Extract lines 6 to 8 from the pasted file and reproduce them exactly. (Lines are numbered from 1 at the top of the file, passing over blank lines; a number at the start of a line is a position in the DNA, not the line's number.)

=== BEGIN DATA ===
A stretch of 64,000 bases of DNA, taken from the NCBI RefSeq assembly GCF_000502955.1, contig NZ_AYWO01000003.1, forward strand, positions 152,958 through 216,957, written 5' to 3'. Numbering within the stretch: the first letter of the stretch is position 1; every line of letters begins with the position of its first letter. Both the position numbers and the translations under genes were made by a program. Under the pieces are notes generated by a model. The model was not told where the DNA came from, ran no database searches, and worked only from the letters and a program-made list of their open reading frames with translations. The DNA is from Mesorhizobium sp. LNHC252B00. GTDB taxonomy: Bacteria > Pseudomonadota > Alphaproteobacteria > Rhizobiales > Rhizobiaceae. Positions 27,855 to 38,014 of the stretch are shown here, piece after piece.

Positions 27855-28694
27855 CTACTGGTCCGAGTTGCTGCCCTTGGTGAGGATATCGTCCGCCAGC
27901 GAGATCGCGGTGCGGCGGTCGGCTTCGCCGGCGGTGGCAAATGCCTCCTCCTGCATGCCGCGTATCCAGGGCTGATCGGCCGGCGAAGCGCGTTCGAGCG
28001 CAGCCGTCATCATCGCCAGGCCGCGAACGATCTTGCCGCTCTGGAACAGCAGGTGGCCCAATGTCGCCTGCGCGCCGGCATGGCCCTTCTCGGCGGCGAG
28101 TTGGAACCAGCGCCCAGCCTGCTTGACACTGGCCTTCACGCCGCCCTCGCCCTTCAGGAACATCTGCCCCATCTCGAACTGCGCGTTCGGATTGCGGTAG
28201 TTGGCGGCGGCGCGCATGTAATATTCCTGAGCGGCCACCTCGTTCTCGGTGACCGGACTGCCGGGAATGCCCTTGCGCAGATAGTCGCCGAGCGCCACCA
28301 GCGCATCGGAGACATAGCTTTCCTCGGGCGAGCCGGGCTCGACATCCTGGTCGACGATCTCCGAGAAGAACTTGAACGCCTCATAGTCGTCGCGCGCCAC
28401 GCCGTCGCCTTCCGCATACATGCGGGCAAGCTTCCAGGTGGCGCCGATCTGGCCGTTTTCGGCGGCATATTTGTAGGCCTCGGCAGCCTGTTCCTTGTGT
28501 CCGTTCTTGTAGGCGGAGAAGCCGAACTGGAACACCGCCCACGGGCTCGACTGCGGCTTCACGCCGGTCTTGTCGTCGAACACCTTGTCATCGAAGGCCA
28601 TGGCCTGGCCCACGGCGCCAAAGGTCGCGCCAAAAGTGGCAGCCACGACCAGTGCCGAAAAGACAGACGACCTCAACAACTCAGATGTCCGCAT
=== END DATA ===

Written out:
28101 TTGGAACCAGCGCCCAGCCTGCTTGACACTGGCCTTCACGCCGCCCTCGCCCTTCAGGAACATCTGCCCCATCTCGAACTGCGCGTTCGGATTGCGGTAG
28201 TTGGCGGCGGCGCGCATGTAATATTCCTGAGCGGCCACCTCGTTCTCGGTGACCGGACTGCCGGGAATGCCCTTGCGCAGATAGTCGCCGAGCGCCACCA
28301 GCGCATCGGAGACATAGCTTTCCTCGGGCGAGCCGGGCTCGACATCCTGGTCGACGATCTCCGAGAAGAACTTGAACGCCTCATAGTCGTCGCGCGCCAC